Romney more passionate in Round One

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Last Wednesday, the world got their first glimpse of President Barack Obama and Republican nominee Mitt Romney on the same stage – a debate between the two presidential nominees. For nearly two hours, the candidates dodged questions and referred back to talking points, squeezing out moderator Jim Leher as often as possible. Even Mitt Romney threw the biggest punch of all, telling Leher he would not only cut subsidies for his job, but for Big Bird as well. To me, the debate was more awkward than productive, yet I still thought there were some clear leadership styles that emerged through it all.

What’s interesting about every debate is the aftermath of fact checking (which is the reason I’m writing this now instead of immediately after). It seems like the new buzzword in politics these days is ‘gaff,’ and the Colorado debate proved to contain nothing new., a non-partisan fact checker, had these many things to say about the debate. In this list, it wasn’t who was doing it the least, it was who was doing it the most, as both candidates were spewing false and unrealistic information the entire night. To me, it was quite concerning how little of what they had to say was true.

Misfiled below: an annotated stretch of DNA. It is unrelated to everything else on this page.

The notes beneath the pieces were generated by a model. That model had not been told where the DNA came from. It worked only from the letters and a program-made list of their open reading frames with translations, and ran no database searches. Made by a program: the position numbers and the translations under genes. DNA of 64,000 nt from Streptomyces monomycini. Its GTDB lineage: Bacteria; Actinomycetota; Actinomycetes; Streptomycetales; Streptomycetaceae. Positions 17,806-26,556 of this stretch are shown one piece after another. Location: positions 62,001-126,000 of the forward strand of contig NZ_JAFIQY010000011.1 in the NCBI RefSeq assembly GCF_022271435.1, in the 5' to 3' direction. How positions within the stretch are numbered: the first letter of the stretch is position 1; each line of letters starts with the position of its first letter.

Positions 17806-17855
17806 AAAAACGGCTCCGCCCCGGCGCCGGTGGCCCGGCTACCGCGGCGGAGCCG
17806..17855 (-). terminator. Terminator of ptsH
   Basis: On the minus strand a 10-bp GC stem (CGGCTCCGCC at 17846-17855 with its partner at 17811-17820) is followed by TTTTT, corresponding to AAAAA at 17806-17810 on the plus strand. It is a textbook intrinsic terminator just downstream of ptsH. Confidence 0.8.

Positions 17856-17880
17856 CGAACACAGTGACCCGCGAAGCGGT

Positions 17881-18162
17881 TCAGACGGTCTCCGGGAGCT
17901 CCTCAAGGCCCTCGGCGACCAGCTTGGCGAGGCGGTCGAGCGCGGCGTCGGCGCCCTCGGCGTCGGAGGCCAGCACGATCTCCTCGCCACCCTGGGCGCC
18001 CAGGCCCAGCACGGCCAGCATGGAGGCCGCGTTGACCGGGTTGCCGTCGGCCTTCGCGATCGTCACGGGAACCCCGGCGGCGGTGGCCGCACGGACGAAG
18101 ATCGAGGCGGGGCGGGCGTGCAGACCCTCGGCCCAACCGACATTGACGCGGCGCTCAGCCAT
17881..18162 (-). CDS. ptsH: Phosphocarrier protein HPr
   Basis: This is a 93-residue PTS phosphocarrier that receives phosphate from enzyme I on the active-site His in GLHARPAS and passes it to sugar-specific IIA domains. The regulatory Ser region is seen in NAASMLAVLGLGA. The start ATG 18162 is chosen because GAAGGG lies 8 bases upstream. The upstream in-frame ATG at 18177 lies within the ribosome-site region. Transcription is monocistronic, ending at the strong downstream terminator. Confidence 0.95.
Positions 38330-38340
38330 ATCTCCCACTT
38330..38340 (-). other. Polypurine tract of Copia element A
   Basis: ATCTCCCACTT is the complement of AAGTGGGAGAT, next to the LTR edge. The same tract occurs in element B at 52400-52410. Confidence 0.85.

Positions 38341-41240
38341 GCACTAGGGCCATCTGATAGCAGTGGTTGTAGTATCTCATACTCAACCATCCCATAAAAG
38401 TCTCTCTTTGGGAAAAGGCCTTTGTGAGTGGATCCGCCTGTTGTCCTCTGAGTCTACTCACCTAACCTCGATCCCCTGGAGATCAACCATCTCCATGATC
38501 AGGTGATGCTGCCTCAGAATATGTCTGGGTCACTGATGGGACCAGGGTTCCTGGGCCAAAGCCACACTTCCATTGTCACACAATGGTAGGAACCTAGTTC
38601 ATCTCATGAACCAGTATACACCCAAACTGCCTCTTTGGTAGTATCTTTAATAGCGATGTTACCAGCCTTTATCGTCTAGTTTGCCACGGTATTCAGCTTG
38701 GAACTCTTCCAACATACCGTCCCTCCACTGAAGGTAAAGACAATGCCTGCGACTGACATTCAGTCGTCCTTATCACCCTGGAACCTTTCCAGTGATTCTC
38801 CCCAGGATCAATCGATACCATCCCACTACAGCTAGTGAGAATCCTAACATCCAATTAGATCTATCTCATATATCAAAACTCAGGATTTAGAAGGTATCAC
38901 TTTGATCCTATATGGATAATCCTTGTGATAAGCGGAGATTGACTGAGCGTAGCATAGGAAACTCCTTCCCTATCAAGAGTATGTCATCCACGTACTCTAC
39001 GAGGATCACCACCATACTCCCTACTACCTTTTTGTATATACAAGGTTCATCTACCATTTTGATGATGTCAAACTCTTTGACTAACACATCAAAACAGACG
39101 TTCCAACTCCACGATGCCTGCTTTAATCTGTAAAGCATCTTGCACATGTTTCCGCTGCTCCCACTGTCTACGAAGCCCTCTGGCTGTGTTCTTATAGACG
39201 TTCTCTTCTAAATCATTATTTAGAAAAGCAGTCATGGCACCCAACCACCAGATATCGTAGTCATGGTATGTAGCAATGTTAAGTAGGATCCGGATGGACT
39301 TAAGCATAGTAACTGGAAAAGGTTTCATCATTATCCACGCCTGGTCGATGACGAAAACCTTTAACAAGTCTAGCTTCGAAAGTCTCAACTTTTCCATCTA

Yet in the end, most agreed that Mitt Romney was the winner of the debate. He didn’t necessarily come off more presidential, but instead more passionate about the challenges we face. He was angry and concerned. He wasn’t specific, but his counterpart wasn’t explicit either. Many also agreed that Obama looked bored, causing the question of whether or not he even wants a second term to rise. So what does this all mean about leadership?

It means that leadership sometimes isn’t about substance. Sometimes – even when it comes down to running for president – leadership is about the way you portray yourself. On Wednesday night, amidst a spewing of falsities and ‘gaffs,’ Mitt Romney came off as the best fit to lead our country. Does that actually mean he is? That’s up for each individual to decide.

This isn’t to say that Obama isn’t a charismatic leader, however. Some may argue he’s the most likable the country has had in decades. His speaking ability is immaculate, to the point where I’ve heard some conservative peers say they “try so hard not to believe everything he’s saying.”

In the end, the quality that may be the most important in this case is likeability. Immediately after the debate, Romney looked like he could really lead this country, while Obama looked disinterested and too relaxed. Afterwards, we caught a glimpse of how dishonest each truly was. Yet, it doesn’t seem like a debate is about who’s right or wrong anymore. Rather, it’s about who gives the impression of leadership the most. For Romney, that push made Wednesday the biggest win of his campaign to date.